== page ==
Financial services and technology companies had the largest increase in median total compensation for CEOs, rising 31.3 percent and 60.5 percent, respectively, from 2009 to 2010. Executives in the basic materials industry, the highest-paid executives by industry last year, had the highest median total compensation of $9.9 million.
"Last year we had an understanding that the economy was turning up again -- at least for the first two quarters of last year," Alois Pirker, research director of financial research firm Aite Group. "But it didn't turn out to be accurate. We've had challenging quarters and have a difficult year ahead."
Pirker said banks have turned away from focusing on investment banking services, which are very profitable in good times, but extremely volatile. Wealth management, or brokerage, services are much more stable, he said.
"In a downturn, wealth management is the steady hand," Pirker said. "Its revenue also goes up and down but not with as big swings as investment banking."
But The New Bottom Line, a coalition of local, state and national grassroots organizing groups gathered on behalf of struggling and middle-class communities, published a report forecasting the biggest banks by assets will pay high bonuses and compensation.
"Whether it's $180 or billion or $150 billion, there are billions of dollars going to executives who crashed the economy," Tracy Van Slyke, co-director of The New Bottom Line, said," when instead they should be reducing the principal for all underwater homeowners and paying their fair share of taxes."
Van Slyke forecasts the six largest banks will have a near record year of bonuses and compensation.
The report projects total bonus and compensation for Bank of America, JPMorgan Chase, Wells Fargo, Citigroup, Morgan Stanley and Goldman Sachs will total $146.7 billion for 2011. The actual previous high was $146.8 billion in 2007 for the same banks, which included banks that have since been acquired, like Washington Mutual and Merrill Lynch, by the biggest firms.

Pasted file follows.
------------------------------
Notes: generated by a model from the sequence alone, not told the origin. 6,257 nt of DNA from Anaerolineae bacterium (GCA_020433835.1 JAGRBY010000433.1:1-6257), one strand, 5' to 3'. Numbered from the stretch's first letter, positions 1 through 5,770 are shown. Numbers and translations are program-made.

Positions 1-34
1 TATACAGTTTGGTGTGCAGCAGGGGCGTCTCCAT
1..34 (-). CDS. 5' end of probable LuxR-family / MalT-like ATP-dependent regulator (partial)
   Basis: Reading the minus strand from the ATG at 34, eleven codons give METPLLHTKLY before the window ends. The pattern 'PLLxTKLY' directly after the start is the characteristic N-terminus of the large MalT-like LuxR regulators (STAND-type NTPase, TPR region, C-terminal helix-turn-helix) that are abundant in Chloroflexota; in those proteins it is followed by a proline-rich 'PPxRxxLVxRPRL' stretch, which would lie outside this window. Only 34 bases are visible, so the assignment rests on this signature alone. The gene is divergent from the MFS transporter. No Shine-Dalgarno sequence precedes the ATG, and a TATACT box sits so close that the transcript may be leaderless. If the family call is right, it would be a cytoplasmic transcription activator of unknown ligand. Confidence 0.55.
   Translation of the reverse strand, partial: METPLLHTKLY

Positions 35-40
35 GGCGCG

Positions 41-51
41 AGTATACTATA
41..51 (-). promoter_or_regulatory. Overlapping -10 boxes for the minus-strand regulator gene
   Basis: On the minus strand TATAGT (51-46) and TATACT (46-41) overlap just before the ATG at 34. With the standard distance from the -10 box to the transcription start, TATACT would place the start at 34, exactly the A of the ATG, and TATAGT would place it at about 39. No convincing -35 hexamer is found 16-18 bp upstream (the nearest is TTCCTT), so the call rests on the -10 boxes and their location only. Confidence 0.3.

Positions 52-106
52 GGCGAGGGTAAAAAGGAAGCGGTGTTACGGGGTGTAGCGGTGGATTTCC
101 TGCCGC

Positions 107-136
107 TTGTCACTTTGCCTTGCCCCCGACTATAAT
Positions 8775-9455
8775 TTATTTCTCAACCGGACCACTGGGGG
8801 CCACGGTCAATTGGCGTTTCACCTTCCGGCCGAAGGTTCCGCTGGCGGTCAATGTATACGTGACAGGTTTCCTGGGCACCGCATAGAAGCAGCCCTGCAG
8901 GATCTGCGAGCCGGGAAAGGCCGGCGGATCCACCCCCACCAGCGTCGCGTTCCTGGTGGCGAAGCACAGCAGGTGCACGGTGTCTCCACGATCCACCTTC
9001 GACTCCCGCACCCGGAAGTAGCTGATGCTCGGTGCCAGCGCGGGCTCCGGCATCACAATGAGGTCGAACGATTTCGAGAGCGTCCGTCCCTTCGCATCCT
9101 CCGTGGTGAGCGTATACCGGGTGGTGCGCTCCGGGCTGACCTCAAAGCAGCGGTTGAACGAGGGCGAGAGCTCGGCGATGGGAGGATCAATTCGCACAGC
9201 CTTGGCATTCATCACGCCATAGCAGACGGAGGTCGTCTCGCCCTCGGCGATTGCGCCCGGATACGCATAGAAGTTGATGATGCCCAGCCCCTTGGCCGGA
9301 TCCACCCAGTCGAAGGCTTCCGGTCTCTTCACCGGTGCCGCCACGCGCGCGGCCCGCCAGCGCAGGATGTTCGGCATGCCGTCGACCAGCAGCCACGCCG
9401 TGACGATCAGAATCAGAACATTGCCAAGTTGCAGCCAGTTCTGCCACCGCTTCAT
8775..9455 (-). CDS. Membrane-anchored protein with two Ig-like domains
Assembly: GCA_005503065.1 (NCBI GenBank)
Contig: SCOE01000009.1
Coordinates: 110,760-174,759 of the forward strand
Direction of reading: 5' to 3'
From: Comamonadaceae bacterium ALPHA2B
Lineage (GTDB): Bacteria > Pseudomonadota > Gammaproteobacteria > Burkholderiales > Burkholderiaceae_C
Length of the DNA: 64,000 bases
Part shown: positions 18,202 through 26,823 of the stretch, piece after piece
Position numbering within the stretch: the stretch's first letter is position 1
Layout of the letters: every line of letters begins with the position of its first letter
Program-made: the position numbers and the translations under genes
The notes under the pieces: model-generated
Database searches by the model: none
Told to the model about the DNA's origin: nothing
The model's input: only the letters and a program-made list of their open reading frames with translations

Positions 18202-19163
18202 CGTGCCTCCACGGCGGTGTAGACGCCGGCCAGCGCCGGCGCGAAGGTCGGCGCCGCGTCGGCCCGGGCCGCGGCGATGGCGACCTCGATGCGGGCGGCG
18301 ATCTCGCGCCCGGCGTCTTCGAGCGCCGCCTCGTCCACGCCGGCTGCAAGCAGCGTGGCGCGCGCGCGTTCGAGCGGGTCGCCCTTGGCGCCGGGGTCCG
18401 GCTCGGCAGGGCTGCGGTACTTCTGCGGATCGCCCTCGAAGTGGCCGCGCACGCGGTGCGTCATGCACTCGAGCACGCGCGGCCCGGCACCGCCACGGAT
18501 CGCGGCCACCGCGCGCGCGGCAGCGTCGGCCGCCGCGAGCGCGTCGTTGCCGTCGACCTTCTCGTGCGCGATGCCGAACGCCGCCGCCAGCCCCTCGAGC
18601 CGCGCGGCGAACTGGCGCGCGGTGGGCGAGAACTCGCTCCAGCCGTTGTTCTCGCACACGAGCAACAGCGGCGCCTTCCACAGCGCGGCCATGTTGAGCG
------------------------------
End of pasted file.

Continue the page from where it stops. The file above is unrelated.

Van Slyke said members of her group, who have participated in various Occupy Wall Street and Occupy Our Homes movements across the country, are preparing to raise their concerns about potentially high Wall Street bonuses and unfair foreclosure practices later this month. She launched Move Our Money campaign to boycott banks that she says pay executives excessively.
"The banks are finding every way to pad their bottom line while they take from everyone else's," said Van Slyke, whose group partnered with the Rainforest Action Network for a website criticizing Bank of America's banking practices.
Saqib Bhatti, senior researcher for Service Employees International Union who helped compile the report for The New Bottom Line, said there tends to be no correlation between profits and compensation, but there is a correlation between revenue and compensation. Therefore, even if some banks reported smaller or flat profits, they could still pay high bonuses.
For the latest report, Bhatti looked at banks' earnings announcements of the first three quarters of the year and rounded to forecast annual bonus amounts. Typically the banks will generally pay 40 percent of total revenues in bonuses and compensation, he said.
In an unstable economy with a high level of unemployment, whether bonuses are high or not, some bankers may not complain.
"Having a secure job is a bonus by itself," Pirker said.